Crime Reduction

09.12.16

Significant corruption fears as 436 claims of police sexual abuse revealed

Abuse of power for sexual gains by police officers has been revealed as a serious problem in a new report.

The latest annual overview of police legitimacy from HM Inspectorate of Constabulary (HMIC) looked at the problem for the first time. Data was imperfect because of different forces’ recording processes, but the review found that 436 allegations of abuse of authority for sexual gain were made to police forces between 2014 and 2016, with only one force receiving no allegations.

A number of allegations were made against the same individuals, so in total, 334 police personnel were accused, consisting of 306 police officers, 20 PCSOs and eight staff.

Mike Cunningham, HM inspector of constabulary, said: “This is the most significant corruption challenge for the police, as it betrays the trust of the public – particularly some of the most vulnerable people in society.

“Forces need to become far more proactive in rooting out this most serious form of corruption, rather than only dealing with it once it has been reported, and ensure every preventative measure is being taken if they are to continue to hold the trust of the public.”

In particular, the report highlighted concerns around exploitation of people who come into contact with the police through domestic violence cases, who were involved in 39% of allegations.

A survey of domestic violence support staff found that 16% had received complaints from victims about police officers exploiting their position for sexual purposes. Of these, 35% said that the victims had not reported it to the police.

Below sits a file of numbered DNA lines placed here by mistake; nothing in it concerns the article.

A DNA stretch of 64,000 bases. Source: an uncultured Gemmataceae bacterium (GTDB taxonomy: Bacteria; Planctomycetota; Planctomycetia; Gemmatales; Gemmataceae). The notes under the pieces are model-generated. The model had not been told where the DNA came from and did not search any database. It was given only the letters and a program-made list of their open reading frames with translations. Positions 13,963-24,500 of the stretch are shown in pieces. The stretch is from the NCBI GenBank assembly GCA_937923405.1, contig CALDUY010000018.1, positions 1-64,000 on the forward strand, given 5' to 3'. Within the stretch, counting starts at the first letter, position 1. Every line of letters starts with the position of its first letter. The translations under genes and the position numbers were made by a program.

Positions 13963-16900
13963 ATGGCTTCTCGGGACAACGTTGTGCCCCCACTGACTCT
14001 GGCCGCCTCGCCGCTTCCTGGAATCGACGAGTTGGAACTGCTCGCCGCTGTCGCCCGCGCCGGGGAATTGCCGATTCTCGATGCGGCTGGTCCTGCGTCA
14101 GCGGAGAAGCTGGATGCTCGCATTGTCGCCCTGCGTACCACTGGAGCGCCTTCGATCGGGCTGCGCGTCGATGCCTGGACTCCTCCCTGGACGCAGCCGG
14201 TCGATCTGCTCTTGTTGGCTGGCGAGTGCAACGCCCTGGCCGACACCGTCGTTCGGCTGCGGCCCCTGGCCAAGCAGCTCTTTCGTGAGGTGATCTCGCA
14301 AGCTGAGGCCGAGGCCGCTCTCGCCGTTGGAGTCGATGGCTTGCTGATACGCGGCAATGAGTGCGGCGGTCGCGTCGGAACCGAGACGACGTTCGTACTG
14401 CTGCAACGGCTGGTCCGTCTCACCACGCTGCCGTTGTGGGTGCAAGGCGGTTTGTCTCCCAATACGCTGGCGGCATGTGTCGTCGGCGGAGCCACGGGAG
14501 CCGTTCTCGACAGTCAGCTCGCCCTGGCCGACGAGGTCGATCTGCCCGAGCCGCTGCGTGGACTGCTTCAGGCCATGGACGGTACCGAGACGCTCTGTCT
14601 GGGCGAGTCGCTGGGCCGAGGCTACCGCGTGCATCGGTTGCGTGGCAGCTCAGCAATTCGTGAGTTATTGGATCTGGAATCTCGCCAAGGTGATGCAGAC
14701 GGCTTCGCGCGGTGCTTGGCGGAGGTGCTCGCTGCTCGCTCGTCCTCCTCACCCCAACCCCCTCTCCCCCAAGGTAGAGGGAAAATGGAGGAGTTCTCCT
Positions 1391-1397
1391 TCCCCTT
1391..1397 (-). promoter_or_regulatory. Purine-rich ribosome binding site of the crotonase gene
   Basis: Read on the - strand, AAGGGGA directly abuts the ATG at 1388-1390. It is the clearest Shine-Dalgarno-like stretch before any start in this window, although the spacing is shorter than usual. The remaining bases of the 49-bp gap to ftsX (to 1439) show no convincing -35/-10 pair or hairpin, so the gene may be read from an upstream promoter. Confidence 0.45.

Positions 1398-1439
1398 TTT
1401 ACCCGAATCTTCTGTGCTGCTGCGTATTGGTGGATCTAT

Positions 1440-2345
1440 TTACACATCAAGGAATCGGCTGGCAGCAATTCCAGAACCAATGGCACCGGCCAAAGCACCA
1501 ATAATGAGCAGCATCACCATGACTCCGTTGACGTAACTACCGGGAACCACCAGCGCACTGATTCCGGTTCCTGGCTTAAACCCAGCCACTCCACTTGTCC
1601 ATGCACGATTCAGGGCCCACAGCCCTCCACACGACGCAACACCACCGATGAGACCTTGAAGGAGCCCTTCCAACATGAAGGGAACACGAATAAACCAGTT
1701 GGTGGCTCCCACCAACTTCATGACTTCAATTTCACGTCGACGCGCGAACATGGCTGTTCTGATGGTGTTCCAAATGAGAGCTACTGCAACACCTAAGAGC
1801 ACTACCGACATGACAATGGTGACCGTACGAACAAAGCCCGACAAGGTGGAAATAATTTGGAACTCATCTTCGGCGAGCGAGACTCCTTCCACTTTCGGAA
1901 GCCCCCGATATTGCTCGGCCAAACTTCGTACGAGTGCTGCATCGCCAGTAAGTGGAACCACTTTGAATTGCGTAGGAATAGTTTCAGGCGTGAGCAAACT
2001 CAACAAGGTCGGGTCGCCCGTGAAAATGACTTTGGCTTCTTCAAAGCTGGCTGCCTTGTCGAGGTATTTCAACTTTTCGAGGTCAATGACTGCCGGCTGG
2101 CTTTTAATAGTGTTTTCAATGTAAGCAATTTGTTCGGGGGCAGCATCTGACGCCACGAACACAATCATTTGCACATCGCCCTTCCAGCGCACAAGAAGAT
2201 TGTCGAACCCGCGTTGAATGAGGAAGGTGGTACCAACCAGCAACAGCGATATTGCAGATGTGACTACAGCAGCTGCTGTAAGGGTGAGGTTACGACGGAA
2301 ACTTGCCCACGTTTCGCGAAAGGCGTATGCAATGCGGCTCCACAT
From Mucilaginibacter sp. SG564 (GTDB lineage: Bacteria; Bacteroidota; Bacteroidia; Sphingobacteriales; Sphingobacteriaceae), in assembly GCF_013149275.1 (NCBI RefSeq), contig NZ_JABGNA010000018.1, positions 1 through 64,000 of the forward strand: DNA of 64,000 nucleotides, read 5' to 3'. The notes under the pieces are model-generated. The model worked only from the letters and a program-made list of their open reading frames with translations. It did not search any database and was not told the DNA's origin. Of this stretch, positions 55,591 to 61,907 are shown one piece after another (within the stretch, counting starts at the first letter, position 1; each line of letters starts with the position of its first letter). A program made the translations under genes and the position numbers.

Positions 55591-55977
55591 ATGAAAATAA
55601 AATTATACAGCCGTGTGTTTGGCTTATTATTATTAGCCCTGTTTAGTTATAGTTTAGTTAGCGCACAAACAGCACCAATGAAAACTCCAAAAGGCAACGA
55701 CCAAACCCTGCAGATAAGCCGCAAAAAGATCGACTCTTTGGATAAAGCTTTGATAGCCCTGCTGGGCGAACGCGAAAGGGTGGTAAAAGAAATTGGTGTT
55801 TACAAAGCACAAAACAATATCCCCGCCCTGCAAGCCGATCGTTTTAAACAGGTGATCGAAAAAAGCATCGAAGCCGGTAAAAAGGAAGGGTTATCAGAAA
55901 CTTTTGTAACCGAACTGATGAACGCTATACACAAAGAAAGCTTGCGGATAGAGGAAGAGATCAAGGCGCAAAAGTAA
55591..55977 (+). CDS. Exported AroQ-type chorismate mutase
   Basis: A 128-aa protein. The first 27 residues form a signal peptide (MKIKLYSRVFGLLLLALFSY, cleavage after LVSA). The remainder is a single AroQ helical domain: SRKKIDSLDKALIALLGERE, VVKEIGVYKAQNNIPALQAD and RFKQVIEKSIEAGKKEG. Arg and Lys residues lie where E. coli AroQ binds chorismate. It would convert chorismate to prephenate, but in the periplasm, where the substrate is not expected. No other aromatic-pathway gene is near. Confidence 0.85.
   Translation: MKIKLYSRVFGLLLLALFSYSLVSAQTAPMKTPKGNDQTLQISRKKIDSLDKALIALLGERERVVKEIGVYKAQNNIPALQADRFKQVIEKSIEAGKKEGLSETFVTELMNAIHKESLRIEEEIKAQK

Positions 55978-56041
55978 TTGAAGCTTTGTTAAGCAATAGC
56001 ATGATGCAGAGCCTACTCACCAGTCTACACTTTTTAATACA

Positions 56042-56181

Sandra Horley, chief executive of domestic violence charity Refuge, called the report “horrifying, but unsurprising”.

“The police are meant to protect the public from harm; how can women be expected to report their abuse, if they fear the police will abuse them all over again?” she said.

The report also warned that police could be failing to take allegations of this nature seriously, with less than half of the allegations referred to the Independent Police Complaints Commission (IPCC).

It urged all forces to review all allegations, make referrals to the IPCC if necessary, and establish effective procedures for referring future allegations, within the next three months. Mike Castle, chief executive of Victim Support, argued it was critical to maintaining public confidence in the police that all complaints were referred to the IPCC.

The HMIC added that all forces should then implement a plan, within six months, to collect intelligence on potential abuses of authority.

It also called on forces to reassure members of the public that they took allegations of this abuse seriously, and to implement strategies for preventing it, after finding that many police officers could not define their expectations for appropriate conduct beyond ‘common sense’.

Chief Constable Stephen Watson, the National Police Chief’ Council (NPCC) lead for counter-corruption, commented: “Abuse of powers for sexual gain is a betrayal of our core responsibility to protect people from harm. It is the most serious form of corruption and it can never be justified or condoned.”

He added that the NPCC was developing a national strategy to “route out the disease”, which could involve new training programmes to spot the warning signs and a national helpline.

Home secretary Amber Rudd said she had met with the NPCC and the College of Policing to discuss the report, which she called "a matter of profound concern”.

“The misconduct discovered in this report is shocking,” she added. “It undermines justice and public confidence and there is no place in the police for anyone guilty of this sort of abuse.”

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